Playing with Tigers: A Minor League Chronicle of the Sixties
University of Nebraska Press, 2016
288 pp., $26.95
Pitch by Pitch: My View of One Unforgettable Game
Flatiron Books, 2016
256 pp., $16.99
The Pine Tar Game: The Kansas City Royals, the New York Yankees, and Baseball's Most Absurd and Entertaining Controversy
256 pp., $25.00
Michael R. Stevens
Baseball Review 2016, Part 1
Gibson plunges right into the narrative with a Conradian authorial presence. Of the Tigers pugnacious leadoff hitter Dick McAuliffe, Gibson admits his caution regarding his vulnerability to left-handed pull-hitters—"I respected power. I also respected McAuliffe's competitiveness"—and "McAuliffe, matching no familiar stereotype, was the kind of hitter I'd have to figure out for myself, probing, mixing, and challenging." He extends such observations to several opponents, noticeably to his counterpart in this game and this great pitchers' season, Denny McLain of the Tigers, who won 31 games that year (an achievement unchallenged in the subsequent decades). I thought Gibson might malign the showboat McLain, who later served prison time for drugs and racketeering and who was a 'me first' player throughout his career. And indeed, Gibson duly notes the contrast between them: "It was hard for me to imagine the pace he kept up … . He had two-week Vegas gig all lined for just after the Series, sharing a lounge with Shecky Greene. While he was dazzling the audience with 'The Girl from Ipanema,' I'd be tinkering on our house in Omaha, putting model cars together, listening to jazz records, and maybe strumming a few easy chords on my ukulele. We were, needless to say, different." But Gibson drops hints here and there of clear admiration. In the third inning, working the bottom of the Tigers' order, Gibson notes: "McLain was a hell of a bunter. I thought I was a good bunter, and I had seven sacrifices in '68. McLain led the American League with thirteen—twice as many as my best year. And this was a guy known to blow off batting practice. He had an extraordinary feel for playing the game."
Of Tiger slugger Willie Horton's at bat to open the seventh, Gibson recounts a story of Horton killing a pigeon with a foul ball at Fenway, then admits: "the pigeon fatality came to mind in connection with the foul ball he hit on my first delivery of the seventh inning, a four-seamer on the outer half. This one was not life-threatening, thanks to the screen behind home plate, but it was a murderous cut that Willie unleashed. Even with the heavy bat he swung, the big man could explode on a fastball." Of Willie's later personality clashes in Detroit, his hometown, Gibson suggests with a certain empathy: "Willie was a proud guy, and reacted emotionally when he felt unappreciated or unfairly judged." Of his battles with Tigers outfielder Jim Northrup (who later tripled off Gibson late in Game Seven to seal the Series win for Detroit—I guess I should have said 'spoiler alert'): "It seemed to me that Northrup embraced the gamesmanship involved with what we all did for a living." Of the Tigers' stalwart catcher Bill Freehan (who was runner-up to McLain in the AL MVP voting), Gibson comments in the midst of describing the fifth inning at-bat: "He was proving once again that he was admirably stubborn." Freehan was a former college football player, which Gibson notes was true of several of the burly Tigers. Also, when describing Mickey Stanley (from my adopted hometown of Grand Rapids), the Tigers' Gold Glove centerfielder who had moved to shortstop for the World Series to make way for Al Kaline's return from injury, Gibson offers a side-note referring to Horton, Freehan, Northrup, and Stanley: "The Michigan natives were all Tigers together for eleven season." Here Gibson reveals that secret ingredient for success so valued by his own beloved Cardinals, and so rare in today's free-agent defined game, namely, the consistency and depth of relationships on a team.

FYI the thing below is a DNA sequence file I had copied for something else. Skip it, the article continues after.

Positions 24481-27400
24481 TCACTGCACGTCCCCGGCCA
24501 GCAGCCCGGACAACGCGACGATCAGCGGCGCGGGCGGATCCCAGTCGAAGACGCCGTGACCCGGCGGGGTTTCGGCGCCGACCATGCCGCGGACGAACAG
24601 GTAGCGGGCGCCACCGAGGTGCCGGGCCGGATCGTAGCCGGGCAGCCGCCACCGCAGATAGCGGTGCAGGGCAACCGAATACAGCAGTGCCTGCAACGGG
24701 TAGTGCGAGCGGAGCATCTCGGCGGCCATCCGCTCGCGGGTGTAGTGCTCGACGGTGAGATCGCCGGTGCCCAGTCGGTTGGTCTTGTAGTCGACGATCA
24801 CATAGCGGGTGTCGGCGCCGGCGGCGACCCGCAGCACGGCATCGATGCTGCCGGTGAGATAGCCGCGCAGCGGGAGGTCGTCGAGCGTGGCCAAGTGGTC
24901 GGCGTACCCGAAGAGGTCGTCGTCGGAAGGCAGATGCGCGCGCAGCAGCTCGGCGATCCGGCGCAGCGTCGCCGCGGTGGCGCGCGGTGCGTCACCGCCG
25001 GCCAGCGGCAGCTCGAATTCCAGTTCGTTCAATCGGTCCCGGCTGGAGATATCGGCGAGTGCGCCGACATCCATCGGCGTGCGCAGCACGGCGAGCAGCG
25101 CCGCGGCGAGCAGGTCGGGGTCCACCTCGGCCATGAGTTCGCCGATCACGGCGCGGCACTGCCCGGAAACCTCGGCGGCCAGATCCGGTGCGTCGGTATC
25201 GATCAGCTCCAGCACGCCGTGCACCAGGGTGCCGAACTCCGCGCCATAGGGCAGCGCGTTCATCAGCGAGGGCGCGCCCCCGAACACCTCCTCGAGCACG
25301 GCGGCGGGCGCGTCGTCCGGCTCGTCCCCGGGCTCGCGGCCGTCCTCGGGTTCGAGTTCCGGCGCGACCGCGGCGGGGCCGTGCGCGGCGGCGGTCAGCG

In some ways, in fact, this book seems to have provided an occasion for Gibson to reflect on the loyalties and commitments of long-term teammates. He is laudatory of Lou Brock, whose exploits in World Series play have been undervalued. According to Gibson, "the trade that brought Brock to St. Louis, in June of 1964, was a turning point in Cardinals history." Brock, a struggling outfielder with the Cubs, was a "very smart, very sensitive guy with a tendency to think and worry himself into knots." When the Cardinals turned him loose to swing away and to run the bases like a madman, he flourished. (His power is never talked about nowadays, but Gibson points out that: "Just before the Polo Grounds were torn down, he'd become the first player ever to hit a ball over the 483-foot sign in dead center field"—the very sign beyond Willie Mays when he made his famous catch off Vic Wertz in the 1954 World Series.) And though Gibson is rather grudging with his honorifics throughout the book—of Willie Mays as a hitter of mistake pitches, he simply says, "Willie Mays did not hit singles off hanging breaking balls"—he calls Brock "the best money player I'd ever seen."